congratulation! your lookup tables are quite large for AVX2.
In TurboPFor:Integer Compression I’m using a using a 2k table instead of a 8k table and converting the mask with: _mm256_cvtepu8_epi32(_mm_cvtsi64_si128(*(uint64_t *)(vecDecodeTable[byteA]))).

I’m also using popcount instead of a length table for advanceA/B.

This comes up often enough. For example, I expect we could speed up Roaring bitmaps.

Erling Andersensays:

An application.

Assume you want to find the union of some index sets. Also assume the union should be sorted. This relevant when doing a socalled symbolic Cholesky factorization.

Most likely you will have a bit vector that marks whether an element is in the union. If you have the bit vector it might be more efficient to generated the sorted union from that than doing a quicksort.

I know this is an older post and I hope no-one minds the late comment. First of all: thank you (and powturbo) so much for posting this! I was in the process of optimising a genetic algorithm and identified a part of it as the bottleneck, where I was iterating over the set bits of a lot of 64-bit integers. My original approach was pretty much what you described in your previous post (taking advantage of tzcnt). Replacing that with a version similar to what you outlined here single-handedly brought down the runtime for evaluating a single generation from 3.5 s to 0.6 s. I had to run multiple tests, comparing the results against my previous implementation, because I couldn’t believe how fast it was all of a sudden. So again: thank you very much!

Having looked at the code you posted on GitHub, I have one (probably naive) question: It seems like there, you’re explicitly aligning the lookup tables to 16-bytes and then use aligned loads to read 256-bit vectors from the table. I was under the impression that unaligned loads required 32-byte alignments but I’m really not that experienced in that area and was curious where my misunderstanding lies.

powturbosays:congratulation! your lookup tables are quite large for AVX2.

In TurboPFor:Integer Compression I’m using a using a 2k table instead of a 8k table and converting the mask with: _mm256_cvtepu8_epi32(_mm_cvtsi64_si128(*(uint64_t *)(vecDecodeTable[byteA]))).

I’m also using popcount instead of a length table for advanceA/B.

Daniel Lemiresays:For comparison purposes, I have added “turbo” versions of the functions to my repository which follow your description.

wmusays:It’d be great if you checked performance for higher densities, like 0.75, 0.80, 0.99.

Daniel Lemiresays:I have added density 0.9 to the blog post. The results are very positive.

wmusays:Thanks, that’s really great.

Jeff Vienneausays:Thanks for sharing I love these types of articles.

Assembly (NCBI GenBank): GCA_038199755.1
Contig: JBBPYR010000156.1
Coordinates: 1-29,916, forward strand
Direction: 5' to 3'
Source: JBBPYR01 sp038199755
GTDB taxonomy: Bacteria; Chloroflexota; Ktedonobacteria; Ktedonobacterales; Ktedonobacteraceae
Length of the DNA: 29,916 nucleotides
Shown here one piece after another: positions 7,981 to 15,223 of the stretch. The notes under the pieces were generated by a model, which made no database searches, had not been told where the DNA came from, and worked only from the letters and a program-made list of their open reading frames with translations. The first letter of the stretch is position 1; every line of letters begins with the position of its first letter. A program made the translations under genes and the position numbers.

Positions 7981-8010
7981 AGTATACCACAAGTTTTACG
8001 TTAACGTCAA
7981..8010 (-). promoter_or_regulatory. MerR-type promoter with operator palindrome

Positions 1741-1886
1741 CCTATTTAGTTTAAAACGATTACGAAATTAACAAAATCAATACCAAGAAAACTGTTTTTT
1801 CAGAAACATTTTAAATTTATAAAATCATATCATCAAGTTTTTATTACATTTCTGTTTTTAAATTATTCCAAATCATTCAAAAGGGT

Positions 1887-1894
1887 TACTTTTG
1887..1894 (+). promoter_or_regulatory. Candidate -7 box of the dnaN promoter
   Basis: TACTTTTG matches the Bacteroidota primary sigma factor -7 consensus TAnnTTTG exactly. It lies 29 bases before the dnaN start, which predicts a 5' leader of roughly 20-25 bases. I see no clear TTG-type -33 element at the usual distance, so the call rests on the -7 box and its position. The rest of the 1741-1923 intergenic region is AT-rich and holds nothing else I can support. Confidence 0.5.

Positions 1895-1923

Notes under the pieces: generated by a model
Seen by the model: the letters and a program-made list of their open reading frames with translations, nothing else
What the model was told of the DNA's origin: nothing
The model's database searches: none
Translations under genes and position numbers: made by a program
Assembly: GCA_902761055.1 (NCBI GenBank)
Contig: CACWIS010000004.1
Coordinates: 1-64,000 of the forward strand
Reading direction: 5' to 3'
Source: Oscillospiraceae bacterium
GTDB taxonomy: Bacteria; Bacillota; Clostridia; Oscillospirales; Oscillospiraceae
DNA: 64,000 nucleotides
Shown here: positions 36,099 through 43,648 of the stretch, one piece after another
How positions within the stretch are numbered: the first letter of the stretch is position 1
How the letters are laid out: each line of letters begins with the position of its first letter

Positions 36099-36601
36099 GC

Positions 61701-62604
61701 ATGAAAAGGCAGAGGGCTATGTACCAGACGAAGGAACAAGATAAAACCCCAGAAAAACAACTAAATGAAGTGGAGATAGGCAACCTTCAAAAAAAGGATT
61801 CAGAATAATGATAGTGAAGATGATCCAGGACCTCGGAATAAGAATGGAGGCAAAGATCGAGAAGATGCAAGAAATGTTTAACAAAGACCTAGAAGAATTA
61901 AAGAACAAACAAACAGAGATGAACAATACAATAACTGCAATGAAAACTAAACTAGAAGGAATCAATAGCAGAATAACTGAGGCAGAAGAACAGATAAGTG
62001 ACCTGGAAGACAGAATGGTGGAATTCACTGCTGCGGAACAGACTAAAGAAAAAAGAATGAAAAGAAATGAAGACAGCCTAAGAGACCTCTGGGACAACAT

I’m assuming the number of bitmap passes is large enough justfy to pulling the 8kB lookup table in cache for the use case?

What would this be used for?

Daniel Lemiresays:What would this be used for?This comes up often enough. For example, I expect we could speed up Roaring bitmaps.

Erling Andersensays:An application.

Assume you want to find the union of some index sets. Also assume the union should be sorted. This relevant when doing a socalled symbolic Cholesky factorization.

Most likely you will have a bit vector that marks whether an element is in the union. If you have the bit vector it might be more efficient to generated the sorted union from that than doing a quicksort.

Daniel Lemiresays:You are correct.

Kay Werndlisays:I know this is an older post and I hope no-one minds the late comment. First of all: thank you (and powturbo) so much for posting this! I was in the process of optimising a genetic algorithm and identified a part of it as the bottleneck, where I was iterating over the set bits of a lot of 64-bit integers. My original approach was pretty much what you described in your previous post (taking advantage of tzcnt). Replacing that with a version similar to what you outlined here single-handedly brought down the runtime for evaluating a single generation from 3.5 s to 0.6 s. I had to run multiple tests, comparing the results against my previous implementation, because I couldn’t believe how fast it was all of a sudden. So again: thank you very much!

Having looked at the code you posted on GitHub, I have one (probably naive) question: It seems like there, you’re explicitly aligning the lookup tables to 16-bytes and then use aligned loads to read 256-bit vectors from the table. I was under the impression that unaligned loads required 32-byte alignments but I’m really not that experienced in that area and was curious where my misunderstanding lies.

Daniel Lemiresays:You are correct. The alignment should match the vector width.

dist1llsays:Thanks for the great article, and sorry for necroposting.

Do I read correctly that the SIMD version’s output contains additional zeroes, unlike the compact representation of the naive implementation?

Daniel Lemiresays:The SIMD version writes the result out in blocks, you are correct.